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A Future in Biology
By Amber Gragert
Simply put, biology is the study of living organisms. A major in biology means to study the function and relationships between living things and their environments, whether they are humans, animals or plants. If studying living things within God's creation sparks your interest, then this may just be the major for you. Through your studies, you will explore the structure and function of many different living systems. You could certainly say that by perusing biology, you are also studying God - as He is the Creator and Author of life.
As a biology major, you will gather, organize and analyze data. Studying and digging deep into great issues of today such as cancer, genetic engineering, obesity and stem cell research. Classes will include a variety of lectures and traditional coursework that will cover subjects of physiological and ecological organization. You will also participate in laboratory courses that require ample microscope and other scientific equipment time. It is in these settings that you will not only get comfortable using scientific equipment but gain skills in developing and testing hypotheses and interpreting the data. And, don't forget about those scientific communication skills courses, where you will learn by critiquing research articles, write up laboratory reports, give oral presentations and participate in debates.
You can earn an advanced Bachelor of Science degree in fields such as endocrinology, genetics, physiology or agronology. Or, if plants and trees are more your speed, specializing in botany or arboriculture might be for you. There you will spend more time behind the lens of a microscope while earning a degree in something like: ecology, entomology, oceanography or marine/mammology. Students with a flair for both the sciences and high-tech industries would do well in a program that caters to a bio technology degree.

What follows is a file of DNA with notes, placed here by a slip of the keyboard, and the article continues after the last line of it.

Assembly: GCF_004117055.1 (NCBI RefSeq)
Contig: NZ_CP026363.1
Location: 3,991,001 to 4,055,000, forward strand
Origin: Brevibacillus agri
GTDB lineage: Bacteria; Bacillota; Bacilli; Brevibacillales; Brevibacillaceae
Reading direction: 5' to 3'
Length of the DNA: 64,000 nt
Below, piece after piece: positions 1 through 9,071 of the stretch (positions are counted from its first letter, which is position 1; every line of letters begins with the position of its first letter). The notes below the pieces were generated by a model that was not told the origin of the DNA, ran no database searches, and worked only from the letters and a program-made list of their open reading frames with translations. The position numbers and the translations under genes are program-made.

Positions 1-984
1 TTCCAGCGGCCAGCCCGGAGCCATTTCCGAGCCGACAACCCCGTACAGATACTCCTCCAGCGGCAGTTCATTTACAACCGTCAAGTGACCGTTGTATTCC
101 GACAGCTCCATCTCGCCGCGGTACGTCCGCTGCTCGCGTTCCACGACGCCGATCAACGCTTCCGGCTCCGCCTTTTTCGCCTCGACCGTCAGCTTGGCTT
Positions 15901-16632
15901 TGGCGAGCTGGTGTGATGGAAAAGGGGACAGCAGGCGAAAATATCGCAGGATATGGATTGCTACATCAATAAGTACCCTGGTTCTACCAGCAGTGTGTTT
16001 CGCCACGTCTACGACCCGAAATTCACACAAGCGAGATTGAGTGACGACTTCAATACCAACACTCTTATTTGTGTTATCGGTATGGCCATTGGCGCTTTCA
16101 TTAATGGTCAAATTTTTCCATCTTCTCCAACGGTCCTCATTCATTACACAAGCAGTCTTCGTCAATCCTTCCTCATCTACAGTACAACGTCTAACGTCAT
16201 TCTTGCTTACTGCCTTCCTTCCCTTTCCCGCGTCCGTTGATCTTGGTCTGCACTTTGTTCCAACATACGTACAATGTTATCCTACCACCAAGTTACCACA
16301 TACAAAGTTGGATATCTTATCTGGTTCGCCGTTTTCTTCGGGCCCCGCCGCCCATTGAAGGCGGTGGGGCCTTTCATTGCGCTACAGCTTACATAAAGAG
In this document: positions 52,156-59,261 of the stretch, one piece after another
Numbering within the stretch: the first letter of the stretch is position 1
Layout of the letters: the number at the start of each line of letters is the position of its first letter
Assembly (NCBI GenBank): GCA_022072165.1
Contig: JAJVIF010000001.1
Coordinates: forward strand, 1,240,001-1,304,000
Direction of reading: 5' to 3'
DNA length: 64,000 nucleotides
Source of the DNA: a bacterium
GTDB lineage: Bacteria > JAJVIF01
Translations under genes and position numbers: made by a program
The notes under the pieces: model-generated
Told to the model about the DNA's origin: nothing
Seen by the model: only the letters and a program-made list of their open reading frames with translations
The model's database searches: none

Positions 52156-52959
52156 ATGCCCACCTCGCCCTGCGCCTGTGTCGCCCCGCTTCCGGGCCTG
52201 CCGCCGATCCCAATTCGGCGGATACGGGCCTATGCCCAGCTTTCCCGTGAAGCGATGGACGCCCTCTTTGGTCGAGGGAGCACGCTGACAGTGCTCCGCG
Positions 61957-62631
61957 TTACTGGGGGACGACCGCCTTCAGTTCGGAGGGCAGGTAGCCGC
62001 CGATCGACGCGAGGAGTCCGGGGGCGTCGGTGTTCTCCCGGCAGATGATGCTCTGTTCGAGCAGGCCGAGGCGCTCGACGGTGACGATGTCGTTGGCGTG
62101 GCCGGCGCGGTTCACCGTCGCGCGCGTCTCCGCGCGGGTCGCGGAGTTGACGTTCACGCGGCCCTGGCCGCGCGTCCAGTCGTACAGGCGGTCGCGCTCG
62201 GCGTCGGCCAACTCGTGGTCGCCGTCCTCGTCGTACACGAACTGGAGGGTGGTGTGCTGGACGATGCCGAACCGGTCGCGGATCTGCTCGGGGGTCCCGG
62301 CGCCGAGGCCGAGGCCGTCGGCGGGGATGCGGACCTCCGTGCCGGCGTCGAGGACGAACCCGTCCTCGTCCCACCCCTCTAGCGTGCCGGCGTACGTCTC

Traits and skills of biology majors include sharp critical thinking and problem solving skills, manual dexterity (during times of laboratory techniques and procedures), plenty of focus, a desire to be precise, detail oriented and the ability to be careful and systematic in laboratory projects. Any work in the sciences is very collaborative so having the ability to work well in groups and alongside other peers is perhaps the most important trait to have when pursuing a career in biology. Creativity and inquisitiveness about the world and how it works is also beneficial. This is very much a field of study that requires a passion and interest of the subject in order to have a lasting career in it.
A biology major can be used in both scientific and non-scientific jobs upon graduating.
- Biology Technician
- Chemical laboratory technician
- Financial analyst (think: bio technology, pharmaceutical, & environmental companies)
- Physician’s Assistant
- Nurse Practitioner